Friday, September 2, 2005

End of the Line?

Death. It’s one of those unnerving topics that most people try to steer clear of. About the ONLY time most of us are willing to talk about it is when someone we know dies. We talk about it quickly in hushed tones. And we welcome anyone who can provide us with a diversion.

My wife learned yesterday that her foster grandmother (the woman was my mother-in-law’s foster mother) died. Both my wife & I have mixed feelings about the woman’s passing. On the one hand, we feel sympathy for those family members in grief. On the other hand, however, this woman was one of the most miserable people either of us have ever met, so there’s not much grieving going on at our house.

Grandma was miserable by her own choice. She was a Christian fundamentalist who viewed the world as solely black-and-white, no shades of grey anywhere. She was willing to be your “friend”, provided that you believed just as she did. If you didn’t (and even trivial differences counted), then she would x you out of her book.

Since no one that I know of agreed with her world view 100 per cent, as the years went by, almost everyone – children and other close relatives included – were cast aside. At the end of her life on planet earth, she was alone in her self-righteousness.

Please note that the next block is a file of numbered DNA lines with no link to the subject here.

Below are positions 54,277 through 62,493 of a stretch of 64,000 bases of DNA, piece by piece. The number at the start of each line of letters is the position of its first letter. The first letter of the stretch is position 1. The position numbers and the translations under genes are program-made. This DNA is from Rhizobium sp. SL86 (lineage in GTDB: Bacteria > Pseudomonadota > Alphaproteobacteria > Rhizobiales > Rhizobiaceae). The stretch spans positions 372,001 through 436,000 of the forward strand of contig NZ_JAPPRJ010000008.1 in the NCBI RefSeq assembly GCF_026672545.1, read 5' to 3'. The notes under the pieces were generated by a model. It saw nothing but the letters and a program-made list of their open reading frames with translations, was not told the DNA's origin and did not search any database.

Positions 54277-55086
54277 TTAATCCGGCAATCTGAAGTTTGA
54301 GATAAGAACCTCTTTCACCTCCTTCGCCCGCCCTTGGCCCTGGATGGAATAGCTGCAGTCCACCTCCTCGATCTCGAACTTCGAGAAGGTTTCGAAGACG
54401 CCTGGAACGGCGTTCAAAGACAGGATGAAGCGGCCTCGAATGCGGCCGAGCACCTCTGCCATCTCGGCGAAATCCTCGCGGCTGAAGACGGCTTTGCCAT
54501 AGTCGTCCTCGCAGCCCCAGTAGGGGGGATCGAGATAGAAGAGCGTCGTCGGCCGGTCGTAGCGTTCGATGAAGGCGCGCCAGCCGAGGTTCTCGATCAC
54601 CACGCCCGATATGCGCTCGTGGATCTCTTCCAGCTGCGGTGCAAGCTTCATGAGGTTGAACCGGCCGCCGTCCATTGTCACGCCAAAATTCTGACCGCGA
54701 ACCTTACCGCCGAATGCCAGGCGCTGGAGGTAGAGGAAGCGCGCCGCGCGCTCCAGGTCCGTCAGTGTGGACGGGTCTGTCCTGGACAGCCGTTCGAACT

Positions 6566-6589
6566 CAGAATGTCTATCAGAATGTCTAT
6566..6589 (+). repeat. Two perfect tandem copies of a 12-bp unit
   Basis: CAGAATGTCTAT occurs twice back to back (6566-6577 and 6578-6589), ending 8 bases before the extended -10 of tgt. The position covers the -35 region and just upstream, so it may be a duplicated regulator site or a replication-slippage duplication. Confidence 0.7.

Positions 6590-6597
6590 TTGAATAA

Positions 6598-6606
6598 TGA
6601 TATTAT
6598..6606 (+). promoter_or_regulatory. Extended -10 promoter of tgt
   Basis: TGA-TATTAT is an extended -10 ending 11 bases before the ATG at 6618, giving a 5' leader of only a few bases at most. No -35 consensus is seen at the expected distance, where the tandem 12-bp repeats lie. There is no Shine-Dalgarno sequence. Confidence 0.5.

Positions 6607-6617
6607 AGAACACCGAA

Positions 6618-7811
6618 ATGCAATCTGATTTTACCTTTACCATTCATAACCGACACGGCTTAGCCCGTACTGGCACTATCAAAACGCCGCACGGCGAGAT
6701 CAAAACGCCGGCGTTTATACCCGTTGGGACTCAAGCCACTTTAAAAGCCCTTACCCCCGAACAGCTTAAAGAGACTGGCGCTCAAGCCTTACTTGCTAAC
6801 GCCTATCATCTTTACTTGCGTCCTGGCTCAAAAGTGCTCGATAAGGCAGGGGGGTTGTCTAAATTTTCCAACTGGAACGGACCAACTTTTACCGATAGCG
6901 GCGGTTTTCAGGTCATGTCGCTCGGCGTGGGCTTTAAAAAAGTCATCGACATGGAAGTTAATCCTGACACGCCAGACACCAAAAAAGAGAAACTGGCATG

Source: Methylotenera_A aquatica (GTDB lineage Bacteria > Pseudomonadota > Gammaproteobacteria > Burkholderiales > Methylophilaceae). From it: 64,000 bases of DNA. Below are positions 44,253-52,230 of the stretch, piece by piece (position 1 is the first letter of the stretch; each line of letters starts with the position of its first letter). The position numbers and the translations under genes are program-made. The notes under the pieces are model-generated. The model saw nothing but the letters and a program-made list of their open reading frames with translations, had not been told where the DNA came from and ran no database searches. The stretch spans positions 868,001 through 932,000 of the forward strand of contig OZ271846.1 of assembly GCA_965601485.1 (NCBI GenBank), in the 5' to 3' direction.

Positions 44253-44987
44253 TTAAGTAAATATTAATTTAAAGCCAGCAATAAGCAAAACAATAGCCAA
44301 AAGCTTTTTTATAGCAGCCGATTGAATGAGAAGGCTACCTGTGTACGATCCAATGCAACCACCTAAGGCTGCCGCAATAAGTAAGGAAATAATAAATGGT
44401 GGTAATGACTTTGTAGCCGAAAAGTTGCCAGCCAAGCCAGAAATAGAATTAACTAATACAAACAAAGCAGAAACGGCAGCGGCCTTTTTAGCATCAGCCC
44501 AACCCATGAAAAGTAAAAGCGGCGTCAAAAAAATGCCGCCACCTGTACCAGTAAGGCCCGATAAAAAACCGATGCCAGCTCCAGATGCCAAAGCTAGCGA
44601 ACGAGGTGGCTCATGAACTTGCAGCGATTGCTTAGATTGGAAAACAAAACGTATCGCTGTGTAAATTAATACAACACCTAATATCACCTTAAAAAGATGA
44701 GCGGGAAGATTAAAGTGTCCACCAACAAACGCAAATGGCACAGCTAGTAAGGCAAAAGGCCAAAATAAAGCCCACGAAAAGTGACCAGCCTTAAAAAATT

This woman missed out on weddings, births, first words and first steps, promotions and everything else her once friends and/or relatives experienced in their lives. In essence, by shutting her heart to so many people, she robbed herself of sharing in the joys and heartaches of the very people she should have held dear. In my book, that’s the definition of self-imposed misery!

All of this might not be for naught, if heaven is the kind of place she believed in. If it is, then maybe she will have the last laugh.

But what if her spirit rises up out the primordial mist and, instead of finding herself at the pearly gates, she is dropped down next to a simple handwritten sign, “You had your one big chance and you blew it”.

This is something I think more fundamentalists should ponder. If heaven turns out to be each of our lives here on earth and not some place in the hereafter, then it will mean that far too many lives have been wasted. Such people will have squandered their one opportunity for happiness and fulfillment, waiting for a day that had already arrived...the day they were born.

No comments:

Post a Comment

Comments are unmoderated, so you can write whatever you want.